Antiarrhythmic drugs

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Antiarrhythmic drugs
2011-11-01 15:26:52
antiarrhythmic pharmacology

Pharmacology of antiarrhythmics
Show Answers:

  1. What are the classess of antiarrhythmic drugs?
    • Ia - intermediate Na channel blockers. Prolong APD.
    • Ib - fast Na channel blockers. Shorten APD.
    • Ic - slow Na channel blockers. Minimal effect on APD.
    • II - beta-blockers
    • III - K channel blockers
    • IV - Calcium channel blockers
  2. What is the mnemonic for the classess of antiarrhythmic drugs?
    • Some - Sodium channel blockers
    • Block - Beta-blockers
    • Potassium - Potassium channel blockers
    • Channels - Calcium channel blockers
  3. What is procainamide?
    • Ia class antiarrhythmic drug.
    • It blocks Na current in stage 0 of cardiac cycle (upstroke), thus proloonging APD.
  4. What action does Procainamide have on K channels?
    It has non-specific K channel blocking activity. This causes prolongation of APD.
  5. Does Procainamide affect SAN and or AVN?
    It has direct depressant action on SAN and AVN.
  6. Does Procainamide have extracardiac effects?
    • Procainamide has gangliobloking effect which causes vasodilation.
    • This is more pronounced in quick IV push or severe LV dysfunction.
  7. What is the danger of use of Procainamide in renal failure?
    • Procainamide is metabolised in the liver with formation of NAPA - a class III substance. NAPA has been implicated in causing TDP.
    • NAPA is secreted by kidneys.
  8. How are Quinidine and Procainamide similar?
    • Both belong to Class Ia drugs;
    • Both work by causing Na channles blokade;
    • Both slow upstroke (phase 0) and increase APD;
    • Both cause QT prolongation;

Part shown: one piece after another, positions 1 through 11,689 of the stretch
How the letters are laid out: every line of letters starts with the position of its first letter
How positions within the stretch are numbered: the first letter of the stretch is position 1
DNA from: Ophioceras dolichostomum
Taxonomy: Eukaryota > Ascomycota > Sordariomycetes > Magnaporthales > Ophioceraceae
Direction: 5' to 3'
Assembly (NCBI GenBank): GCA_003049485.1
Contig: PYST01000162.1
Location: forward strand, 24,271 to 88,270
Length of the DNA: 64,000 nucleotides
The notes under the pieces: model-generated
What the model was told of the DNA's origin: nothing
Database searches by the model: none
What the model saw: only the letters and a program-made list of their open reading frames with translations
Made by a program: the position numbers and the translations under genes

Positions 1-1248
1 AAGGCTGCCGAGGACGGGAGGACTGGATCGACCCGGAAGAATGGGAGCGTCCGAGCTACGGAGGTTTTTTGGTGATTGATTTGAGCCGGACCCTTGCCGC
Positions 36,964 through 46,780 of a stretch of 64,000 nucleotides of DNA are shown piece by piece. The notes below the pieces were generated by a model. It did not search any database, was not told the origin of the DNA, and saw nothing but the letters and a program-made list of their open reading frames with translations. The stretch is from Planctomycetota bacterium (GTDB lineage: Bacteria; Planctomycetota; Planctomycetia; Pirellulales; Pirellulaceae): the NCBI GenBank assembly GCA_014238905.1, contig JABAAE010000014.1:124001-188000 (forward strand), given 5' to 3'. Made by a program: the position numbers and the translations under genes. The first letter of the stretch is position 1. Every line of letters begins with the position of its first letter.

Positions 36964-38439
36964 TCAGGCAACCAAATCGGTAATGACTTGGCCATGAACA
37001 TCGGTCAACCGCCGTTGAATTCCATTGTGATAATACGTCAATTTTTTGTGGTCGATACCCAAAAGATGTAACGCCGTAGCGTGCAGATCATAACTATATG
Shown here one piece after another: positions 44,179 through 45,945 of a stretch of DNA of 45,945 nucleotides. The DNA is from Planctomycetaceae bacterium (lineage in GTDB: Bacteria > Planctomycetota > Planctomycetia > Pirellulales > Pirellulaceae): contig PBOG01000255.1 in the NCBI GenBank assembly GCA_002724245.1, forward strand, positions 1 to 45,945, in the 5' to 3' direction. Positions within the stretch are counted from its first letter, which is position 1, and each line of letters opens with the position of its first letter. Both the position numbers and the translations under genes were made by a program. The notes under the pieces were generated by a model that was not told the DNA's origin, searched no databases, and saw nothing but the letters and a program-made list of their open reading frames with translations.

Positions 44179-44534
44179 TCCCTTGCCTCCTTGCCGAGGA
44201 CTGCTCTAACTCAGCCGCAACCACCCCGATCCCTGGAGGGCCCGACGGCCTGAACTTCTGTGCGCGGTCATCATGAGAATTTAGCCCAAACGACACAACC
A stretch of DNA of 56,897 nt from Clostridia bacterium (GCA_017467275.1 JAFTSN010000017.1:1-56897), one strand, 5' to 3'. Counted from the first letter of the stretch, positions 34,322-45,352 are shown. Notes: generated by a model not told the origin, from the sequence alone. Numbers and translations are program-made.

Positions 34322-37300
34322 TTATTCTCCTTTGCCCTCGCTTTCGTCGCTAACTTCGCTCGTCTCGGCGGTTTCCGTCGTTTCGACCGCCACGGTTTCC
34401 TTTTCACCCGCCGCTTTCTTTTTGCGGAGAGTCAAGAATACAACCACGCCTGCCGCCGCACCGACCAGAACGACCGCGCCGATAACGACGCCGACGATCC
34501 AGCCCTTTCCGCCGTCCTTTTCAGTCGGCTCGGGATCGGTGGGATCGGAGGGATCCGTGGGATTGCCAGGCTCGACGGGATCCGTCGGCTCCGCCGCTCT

• Both cause K channel bloakde as well;
    • Both can induce TDP.
  9. What is the specific toxic syndrome is observed in Quinidine poisoning/overdose?
    Cinhonism: headache, tinnitus and dizziness.
  10. Disopyramide belongs to Class III antiarrhythmic agents. True of False?
    • False.
    • Dysapiramide belongs to Na channel blockers (Class Ia).
    • It is much more potent than Quinidine.
  11. Disopyramde is the first line agent in heart failure. True or False?
    • False.
    • Disoyramide is contraindicated in severe heart failure due to the fact that it slows the upstroke speed and increases APD.
    • It can also cause HF de novo.
  12. How to memorize Class Ia drugs?
    • Double - Disopyramide
    • Quarter - Quinidine
    • Pounder - Procainamide
  13. What is the mnemonic for Class Ib agents?
    • Lettuce - Lidocaine
    • Tomato - Tocainide
    • Mayo - Mexilitine
    • Pickles - Phenytoin
  14. What is bioavailability of Lidocaine following oral administration?
    Lidocaine is extensively metabolised in the liver as first pass clearance. PO bioavailability of Lidocaine is ~3%.
  15. What is T1/2 of Lidocaine?
    T1/2 of Lidocaine is 1-2hrs.
  16. Why there is increased tolerance to Lidocaine in patients in acute phase of illness (e.g. AMI)?
    Lignocaine is bound by alpha1-gycoprotein - an acute phase substance which makes it less available for pharmacological interaction.
  17. How Lidoacaine exerts its action?
    Lidocaine blocks both activated and inactivated Na channels.Blocade of inactivated Na channels leads to greater degree of action especially in the Purkinje fibres and ventricular cells. This makes Lidocaine most valuable in ventricular arrhythmias.
  18. What is the mnemonic for Class Ic antiarrhythmic agents?
    • More - Moricizine
    • Fries - Flecainide
    • Please - Propaphenon
    • All class Ic drugs act on both Na and K channels.
    • They have slow unblocking kinetics.
  19. What are the actioins of Flecainide?
    • Blocks both Na and some K channels;
    • Slow unblocking kinetics;
    • Does not prolong QT and APD.
  20. Flecainide has mild muscarinic effect. True or False?
    False. Flecainide has no muscarinic effect.
  21. What Flecainide is used for?
    Flecainide is used for supraventricular arrhythmias in otherwise normal heart.
  22. What are the similarities between Propranolol and Propaphenon?
    Propaphenon has structural similarities with Propranolol and exerts weak beta-blockig activities.
  23. What are the uses of Propaphenon?
    • Propaphenon is used for management of supraventricular arrhythmias.
    • The average daily dose is 450-900mg. T1/2 5-7hrs.